PRIZE STORIES 2000 by Larry Dark

PRIZE STORIES 2000

The O. Henry Awards
edited by

KIRKUS REVIEW

Dark’s perfunctory introduction to this year’s collection is right about one thing: there are a lot of deaths in the 20 stories selected by judges Michael Cunningham, Pam Houston, and George Saunders.

Tim Gautreaux, now a staple of such anthologies, strikes the one humorous note in the volume that gives top honors to John Wideman’s meditation on his mother’s death, a somber, almost schmaltzy, blues riff. Just when you thought, though, that it was safe to read annual anthologies without encountering Raymond Carver or his epigones, the editors include a posthumous piece by the daddy of minimalism himself, a tiresome tale of a dried-out alcoholic who renews himself after chopping a few chords of wood. The Atlantic Monthly, represented with three stories, wins the magazine honors, and Mary Gordon’s “The Deacon” well merits its third prize: it’s a smart profile of a righteous modern nun who learns the true meaning of loving those who we’re inclined not to. Melissa Pritchard’s “Salve Regina” also tangles with the church: a non-Catholic girl attends a convent school and sublimates her confused sexuality into passionate faith. Religion figures quite differently in Nathan Englander’s tale of a gentile investment banker who suddenly decides one day that he’s an Orthodox Jew, a decision with devastating practical consequences for his shiksa wife. But death sustains the longest note here: in Russell Banks’s “Plain of Abraham,” a construction foreman inadvertently causes the death of his former wife; in John Biguenet’s poignant “Rose,” a woman keeps a folder of computer-generated physical updates on her long-dead son; in Kate Walbert’s “The Gardens of Kyoto,” a woman remembers a cousin killed in the South Pacific; and in Alice Dark’s “Watch the Animals,” a snooty community comes together to respect and honor its most eccentric member as her death approaches.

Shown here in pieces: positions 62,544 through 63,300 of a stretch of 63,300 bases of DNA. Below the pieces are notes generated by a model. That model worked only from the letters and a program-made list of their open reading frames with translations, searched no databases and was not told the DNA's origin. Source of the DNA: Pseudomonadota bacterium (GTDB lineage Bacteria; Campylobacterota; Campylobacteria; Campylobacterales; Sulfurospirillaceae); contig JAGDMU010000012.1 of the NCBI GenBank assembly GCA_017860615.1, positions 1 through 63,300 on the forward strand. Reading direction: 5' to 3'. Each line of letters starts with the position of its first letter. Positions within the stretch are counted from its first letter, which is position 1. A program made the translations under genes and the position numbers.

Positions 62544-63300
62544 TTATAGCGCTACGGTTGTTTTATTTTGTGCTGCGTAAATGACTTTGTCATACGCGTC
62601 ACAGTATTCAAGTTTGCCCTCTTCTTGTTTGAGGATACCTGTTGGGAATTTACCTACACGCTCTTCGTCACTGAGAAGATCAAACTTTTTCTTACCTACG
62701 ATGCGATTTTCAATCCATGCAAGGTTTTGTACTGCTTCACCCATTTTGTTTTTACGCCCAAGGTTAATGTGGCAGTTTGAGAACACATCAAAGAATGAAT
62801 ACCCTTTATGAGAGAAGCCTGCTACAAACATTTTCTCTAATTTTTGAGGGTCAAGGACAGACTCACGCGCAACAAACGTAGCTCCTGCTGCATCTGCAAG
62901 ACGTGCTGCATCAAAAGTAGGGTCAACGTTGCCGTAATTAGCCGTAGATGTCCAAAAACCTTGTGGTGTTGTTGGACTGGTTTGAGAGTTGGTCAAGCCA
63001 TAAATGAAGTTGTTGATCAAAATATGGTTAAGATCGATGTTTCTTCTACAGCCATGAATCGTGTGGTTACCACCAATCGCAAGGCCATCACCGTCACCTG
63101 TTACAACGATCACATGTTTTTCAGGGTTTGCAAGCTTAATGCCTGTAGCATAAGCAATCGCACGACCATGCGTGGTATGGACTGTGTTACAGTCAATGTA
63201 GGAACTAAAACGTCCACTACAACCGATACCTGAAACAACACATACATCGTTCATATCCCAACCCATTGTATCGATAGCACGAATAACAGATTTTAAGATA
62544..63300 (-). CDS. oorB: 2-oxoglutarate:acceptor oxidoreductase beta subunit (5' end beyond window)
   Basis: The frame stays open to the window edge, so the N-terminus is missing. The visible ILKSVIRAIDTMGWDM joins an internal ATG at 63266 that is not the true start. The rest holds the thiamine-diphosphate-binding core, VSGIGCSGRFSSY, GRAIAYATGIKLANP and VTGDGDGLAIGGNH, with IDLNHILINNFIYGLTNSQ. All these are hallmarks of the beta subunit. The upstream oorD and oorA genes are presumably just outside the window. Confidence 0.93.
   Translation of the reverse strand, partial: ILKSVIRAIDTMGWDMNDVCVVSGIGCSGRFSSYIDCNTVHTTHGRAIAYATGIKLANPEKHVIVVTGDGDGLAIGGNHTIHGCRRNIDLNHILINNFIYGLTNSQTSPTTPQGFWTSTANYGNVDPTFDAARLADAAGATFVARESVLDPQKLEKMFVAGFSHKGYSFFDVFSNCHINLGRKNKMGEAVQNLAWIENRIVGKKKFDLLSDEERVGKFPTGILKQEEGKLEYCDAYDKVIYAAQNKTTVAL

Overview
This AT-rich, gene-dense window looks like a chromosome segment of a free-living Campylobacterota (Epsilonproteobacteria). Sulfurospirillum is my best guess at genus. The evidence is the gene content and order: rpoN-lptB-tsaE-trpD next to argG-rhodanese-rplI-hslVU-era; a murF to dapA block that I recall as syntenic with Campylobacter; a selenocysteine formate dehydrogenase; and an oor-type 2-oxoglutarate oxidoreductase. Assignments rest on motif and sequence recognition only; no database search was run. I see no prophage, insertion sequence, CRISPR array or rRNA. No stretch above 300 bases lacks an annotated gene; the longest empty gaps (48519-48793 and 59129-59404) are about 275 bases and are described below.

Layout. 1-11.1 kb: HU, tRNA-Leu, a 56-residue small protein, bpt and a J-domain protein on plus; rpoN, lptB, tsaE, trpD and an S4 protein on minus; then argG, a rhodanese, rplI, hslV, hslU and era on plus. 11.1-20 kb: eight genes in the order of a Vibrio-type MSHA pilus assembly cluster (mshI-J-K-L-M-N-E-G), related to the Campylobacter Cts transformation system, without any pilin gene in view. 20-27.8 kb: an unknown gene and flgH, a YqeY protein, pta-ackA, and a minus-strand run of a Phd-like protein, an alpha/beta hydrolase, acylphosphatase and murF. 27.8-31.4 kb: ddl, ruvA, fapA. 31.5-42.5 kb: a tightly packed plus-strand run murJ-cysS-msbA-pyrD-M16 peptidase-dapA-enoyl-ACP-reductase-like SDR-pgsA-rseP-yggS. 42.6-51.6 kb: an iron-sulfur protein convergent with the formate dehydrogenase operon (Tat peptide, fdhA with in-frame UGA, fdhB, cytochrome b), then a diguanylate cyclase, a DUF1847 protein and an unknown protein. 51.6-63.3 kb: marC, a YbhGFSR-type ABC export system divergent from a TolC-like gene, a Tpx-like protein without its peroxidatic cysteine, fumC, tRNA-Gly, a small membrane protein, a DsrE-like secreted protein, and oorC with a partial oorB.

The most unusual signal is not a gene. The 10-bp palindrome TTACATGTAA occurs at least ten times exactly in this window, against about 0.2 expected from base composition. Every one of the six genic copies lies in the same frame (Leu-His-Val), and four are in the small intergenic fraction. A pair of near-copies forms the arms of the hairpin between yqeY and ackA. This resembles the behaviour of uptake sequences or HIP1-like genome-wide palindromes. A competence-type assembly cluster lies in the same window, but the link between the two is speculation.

The few historical stories, while a welcome change, seem mostly warm-ups for bigger works; in any case, the 80th edition of this fine series serves its basic function: it’s a window into the world of contemporary fiction.

Pub Date: Sept. 12th, 2000
ISBN: 0-385-49877-2
Page count: 464pp
Publisher: Anchor
Review Posted Online:
Kirkus Reviews Issue: Sept. 15th, 2000




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